Chinese friction with Philippines and Vietnam raises odds of miscalculation
The USS Blue Ridge, the command ship of the U.S. Navy’s Seventh Fleet, sits anchored near Manila on March 13. The U.S. recently reiterated its pledge to defend the Philippines and keep the South China Sea open. © AP
TAIPEI/MANILA — The chances of an armed clash in the South China Sea appear to be rising fast, even as China paints a picture of regional harmony while it works with Southeast Asian neighbors on a code of conduct for the crucial waterway.
Chinese Foreign Minister Wang Yi told reporters in Beijing on March 8 that China and others in the region seek to conclude talks on the code by 2021. Wang said this will provide “stronger safeguards for safety and freedom of navigation in the South China Sea and enable China and ASEAN to build trust, manage disagreements, strengthen cooperation and maintain stability.”
Yet Wang did not address the intensifying friction between China and two of its maritime neighbors, Vietnam and the Philippines. Given China’s militarization of the reefs and islands it already holds in the Paracel and Spratly chains and its push to assert control over geographic features administered by others, a conflict in the sea — potentially involving the U.S. — seems to be becoming more of a question of when, rather than if.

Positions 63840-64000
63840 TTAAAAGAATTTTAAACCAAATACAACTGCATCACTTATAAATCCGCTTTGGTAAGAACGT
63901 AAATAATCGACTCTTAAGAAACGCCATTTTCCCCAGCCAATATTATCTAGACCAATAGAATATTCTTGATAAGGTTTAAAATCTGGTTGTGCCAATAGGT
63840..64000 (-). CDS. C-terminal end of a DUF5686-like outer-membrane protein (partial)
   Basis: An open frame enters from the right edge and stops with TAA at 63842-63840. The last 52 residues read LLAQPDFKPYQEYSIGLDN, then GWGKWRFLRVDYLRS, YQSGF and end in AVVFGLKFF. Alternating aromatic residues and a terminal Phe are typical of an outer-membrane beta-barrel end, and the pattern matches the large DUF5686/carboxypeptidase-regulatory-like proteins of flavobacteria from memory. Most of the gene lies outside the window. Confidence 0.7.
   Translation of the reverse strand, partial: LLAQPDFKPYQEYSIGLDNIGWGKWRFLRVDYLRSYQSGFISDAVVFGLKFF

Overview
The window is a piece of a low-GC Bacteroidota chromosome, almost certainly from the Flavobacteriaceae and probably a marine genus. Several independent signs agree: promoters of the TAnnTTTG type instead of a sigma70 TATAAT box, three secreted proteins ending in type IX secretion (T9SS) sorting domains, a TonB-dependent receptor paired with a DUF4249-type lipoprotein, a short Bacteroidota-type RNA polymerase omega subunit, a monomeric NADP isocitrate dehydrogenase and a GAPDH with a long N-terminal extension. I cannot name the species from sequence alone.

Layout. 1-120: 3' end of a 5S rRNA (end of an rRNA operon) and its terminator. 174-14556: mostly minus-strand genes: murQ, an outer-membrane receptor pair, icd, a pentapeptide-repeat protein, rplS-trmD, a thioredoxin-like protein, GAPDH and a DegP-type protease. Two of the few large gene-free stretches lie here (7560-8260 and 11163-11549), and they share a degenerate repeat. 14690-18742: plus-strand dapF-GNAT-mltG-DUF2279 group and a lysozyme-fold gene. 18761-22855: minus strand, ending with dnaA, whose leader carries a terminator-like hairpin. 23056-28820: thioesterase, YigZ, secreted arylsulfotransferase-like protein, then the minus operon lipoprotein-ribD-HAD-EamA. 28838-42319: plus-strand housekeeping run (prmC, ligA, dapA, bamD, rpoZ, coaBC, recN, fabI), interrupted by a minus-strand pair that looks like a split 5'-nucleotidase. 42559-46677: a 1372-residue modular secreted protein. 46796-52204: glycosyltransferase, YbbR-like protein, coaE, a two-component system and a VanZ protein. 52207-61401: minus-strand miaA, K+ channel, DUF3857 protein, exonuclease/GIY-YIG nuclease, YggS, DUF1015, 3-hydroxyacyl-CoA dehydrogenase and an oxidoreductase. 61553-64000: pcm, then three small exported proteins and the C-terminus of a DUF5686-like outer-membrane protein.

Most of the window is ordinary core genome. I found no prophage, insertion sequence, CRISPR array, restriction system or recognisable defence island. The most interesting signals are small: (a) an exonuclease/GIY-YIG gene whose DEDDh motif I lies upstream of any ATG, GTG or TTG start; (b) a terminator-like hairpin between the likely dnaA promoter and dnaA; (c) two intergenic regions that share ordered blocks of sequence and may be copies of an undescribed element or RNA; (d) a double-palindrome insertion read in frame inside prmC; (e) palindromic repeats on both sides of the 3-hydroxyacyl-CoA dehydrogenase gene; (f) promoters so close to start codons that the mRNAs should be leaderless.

In a sign of growing concern in the Philippines, the government has begun to openly question its decades-old Mutual Defense Treaty with Washington. The Spratly Islands to the country’s west have seen a recent buildup of Chinese vessels.
“The Philippines is not in a conflict with anyone and will not be at war with anyone in the future,” Philippine Defense Secretary Delfin Lorenzana said in early March. “But the United States, with the increased and frequent passage of its naval vessels in the West Philippine Sea, is more likely to be involved in a shooting war. In such a case and on the basis of the MDT, the Philippines will be automatically involved.” The West Philippine Sea is the Philippines’ term for the South China Sea.
Tensions are also rising to the west, around the Paracel Islands. Two days before Wang’s comments, a Chinese vessel rammed and sank a Vietnamese fishing boat near Discovery Reef in the Paracels, according to Hanoi. The Paracels are home to overlapping claims by Vietnam, China and Taiwan. The five fishermen on the Vietnamese boat were eventually rescued, Hanoi said.